Sean Couturier was a 19-year-old rookie the last time he played against the Pittsburgh Penguins in a playoff series. His assignment in 2012, which is likely to be Nolan Patrick's assignment this time around, was to act as a fly in the ointment of Pens sniper Evgeni Malkin.
He was so good at it that it pivoted a series the Flyers were supposed to lose in their favor. Malkin had eight points in the Flyers' six-game surprise win but finished at minus-1. Couturier scored a hat trick in Game 2 and finished the series plus-4.
Back then his age and experience were the exception on a veteran-filled Flyers team that included 34-year-old Danny Briere, 36-year-old Kimmo Timonen, and, lest we forget, 39-year-old Jaromir Jagr. That won't be the case this time around.
There will be another 19-year-old on Malkin, now 31, as much as possible. But there will be plenty of 20-somethings playing alongside rookie Nolan Patrick this time around.
Oskar Lindblom, also a rookie, will be one of his linemates. Another rookie, defenseman Travis Sanheim, will play important minutes as a second-unit defenseman. Ivan Provorov, 21, will play beside third-year pro Shayne Gostisbehere as the first defense pairing. And 21-year-old Travis Konecny, with his speed and playmaking abilities, will attempt to give the Flyers' third line a degree of danger it did not possess for much of this season.
And if any of the D-men go down, 23-year-old rookie Robert Hagg, who played significant minutes in 70 games this season, will be first man up.
So what will Couturier tell them about playoff hockey?
"Obviously there's more on the line,'' he said. "Every little detail matters. Whether it's blocking a shot, chipping a puck out, winning a faceoff. All those little things can make a difference in winning a series.
"And yet you can't overthink it. The red lines, the blue lines, the goals are still in the same place. It's the same game out there, just with more at stake.''
Easily said. Not easily done. Not for Lindblom, whose unexpected struggles to adapt to the smaller North American ice surface required an extended tutorial at the American Hockey League level. Not for Sanheim, who made this team out of training camp but fell out of favor in late December after a series of costly mistakes and an overall tentativeness to his game.
Maybe not even for Konecny, whose explosive second-half — he finished with 23 goals and 24 assists — powered several key victories. The difference? "Taking care of pucks,'' he said. "Playing more defensive minded.''
"You're seeing the evolution of a young player getting better,'' Flyers general manager Ron Hextall said. "This is a young guy who still has some growth to do. But he's understanding the pro game more, he's understanding playing in a team concept more. When these young players come up they've all had the puck their whole lives. And there's parts of the game where they don't get it. Especially the high-level guys. T.K. had the puck his whole life. Thirteen years old he probably had the puck the whole game. Now it's, `OK, I'm not going to have the puck the whole game, there's other areas I can improve on. And to his credit he's taken a lot of pride in doing things the right way, playing the game the right way.''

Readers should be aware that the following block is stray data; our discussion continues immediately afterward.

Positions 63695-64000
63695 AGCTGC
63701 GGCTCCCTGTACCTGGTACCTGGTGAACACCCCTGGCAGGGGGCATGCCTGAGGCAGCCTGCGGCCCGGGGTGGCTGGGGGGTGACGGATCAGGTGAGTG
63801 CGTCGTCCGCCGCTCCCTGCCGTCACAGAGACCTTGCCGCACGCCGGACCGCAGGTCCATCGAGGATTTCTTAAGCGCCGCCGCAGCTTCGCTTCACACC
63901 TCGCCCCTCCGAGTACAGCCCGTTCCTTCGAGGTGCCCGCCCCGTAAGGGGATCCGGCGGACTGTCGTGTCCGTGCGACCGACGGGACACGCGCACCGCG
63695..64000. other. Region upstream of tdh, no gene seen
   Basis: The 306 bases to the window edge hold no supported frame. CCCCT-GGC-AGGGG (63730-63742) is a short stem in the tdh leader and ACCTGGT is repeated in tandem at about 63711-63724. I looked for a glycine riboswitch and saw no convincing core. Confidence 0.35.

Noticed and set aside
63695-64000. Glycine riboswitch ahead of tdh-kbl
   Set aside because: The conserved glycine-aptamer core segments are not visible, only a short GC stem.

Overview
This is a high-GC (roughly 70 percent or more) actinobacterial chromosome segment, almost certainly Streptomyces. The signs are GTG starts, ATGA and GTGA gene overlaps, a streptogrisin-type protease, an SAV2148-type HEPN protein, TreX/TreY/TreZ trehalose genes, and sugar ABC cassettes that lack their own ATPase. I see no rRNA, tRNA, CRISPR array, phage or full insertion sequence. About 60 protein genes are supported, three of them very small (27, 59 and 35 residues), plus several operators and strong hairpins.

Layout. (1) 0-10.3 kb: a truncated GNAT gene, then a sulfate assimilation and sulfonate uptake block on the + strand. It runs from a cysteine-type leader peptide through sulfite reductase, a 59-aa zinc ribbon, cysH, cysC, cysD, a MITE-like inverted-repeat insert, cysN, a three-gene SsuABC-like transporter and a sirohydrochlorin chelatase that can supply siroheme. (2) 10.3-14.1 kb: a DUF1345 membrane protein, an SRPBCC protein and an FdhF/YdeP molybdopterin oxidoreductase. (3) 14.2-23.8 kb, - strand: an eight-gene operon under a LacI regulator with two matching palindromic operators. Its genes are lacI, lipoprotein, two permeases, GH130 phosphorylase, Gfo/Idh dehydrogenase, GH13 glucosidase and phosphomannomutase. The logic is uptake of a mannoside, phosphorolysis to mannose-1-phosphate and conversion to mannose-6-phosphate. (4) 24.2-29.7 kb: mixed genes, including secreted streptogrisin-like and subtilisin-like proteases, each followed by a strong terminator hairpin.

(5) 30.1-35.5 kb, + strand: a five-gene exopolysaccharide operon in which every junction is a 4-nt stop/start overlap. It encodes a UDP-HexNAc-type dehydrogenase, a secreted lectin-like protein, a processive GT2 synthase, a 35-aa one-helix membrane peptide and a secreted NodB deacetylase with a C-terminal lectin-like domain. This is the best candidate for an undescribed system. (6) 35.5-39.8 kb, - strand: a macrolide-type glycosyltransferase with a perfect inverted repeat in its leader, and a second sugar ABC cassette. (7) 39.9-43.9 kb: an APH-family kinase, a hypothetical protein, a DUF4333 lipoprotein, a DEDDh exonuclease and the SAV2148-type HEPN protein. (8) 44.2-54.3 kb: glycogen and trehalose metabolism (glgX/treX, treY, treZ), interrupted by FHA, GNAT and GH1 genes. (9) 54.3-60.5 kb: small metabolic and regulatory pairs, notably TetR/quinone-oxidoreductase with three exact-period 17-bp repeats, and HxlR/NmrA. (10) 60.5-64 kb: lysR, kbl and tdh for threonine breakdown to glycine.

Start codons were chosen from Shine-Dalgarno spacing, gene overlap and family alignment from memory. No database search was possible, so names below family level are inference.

Said Konecny, "I think I let that junior mentality rule when I first came into the league. It's hard. You're used to having the puck, creating opportunities every single shift. But for now it's a lot about learning how to play without the puck, reading the play, slow the game down a little bit. I'm just trying to simplify my game, limit mistakes but keep my creativity there. It's tough. But you're not in juniors anymore.''
For Lindblom, who played among men in Sweden's top professional league, buying in wasn't the problem. Feeling as if he belonged was. Shortly after the Phantoms season began, he was placed on the same line with Matt Read, an NHL veteran and someone who has gone through his own trials. Read gave him plenty of hockey advice – getting his shot off quicker, tightening the spacing that is required in the North American game. But, said Lindblom, "it was more about confidence. He was always trying to talk me into getting more comfortable.
"We talked a lot: Hockey, life, how it works up here. He was a good guy to have around. He helped me a lot.''
Lindblom has only two goals and four assists in his 23 NHL games, but he's a plus-4 on a second line with Patrick and Jake Voracek — a line that has produced big goals via his work.
Said Read, "He's seeing the ice better now, knowing he has less time with the puck. Obviously with Jake and Paddy they're creating opportunities every night. And he's excelled.''
For Patrick, Lindblom's promotion and Voracek's presence have coincided with his finally returning to full health following two core-muscle surgeries over the last two years. He finished with 13 goals and 17 assists — Couturier had 13 goals and 14 assists his rookie year. Eight of Patrick's 13 goals have come over the last 24 games of this season. In the regular-season final, he registered seven shots.
"I missed a lot of hockey last year,'' he said. "And then I missed a lot of summer of training. So a lot of it was getting back to where I was. And then trying to take a step forward from there to get confident. There's a lot of steps that go into it.
"I think at the start of the year I didn't have the speed that I wanted to have. I think I've been focusing on playing fast and I think it has been improving throughout the year.''
How much? Well Flyers coach Dave Hakstol showed confidence using him a lot against Malkin in the two games the teams played in March – just as Peter Laviolette once showed confidence in Couturier. But Malkin's not 25 anymore. And Patrick is still just 19.
"Should be a fun series,'' Patrick said. "I'm more excited than nervous, honestly.''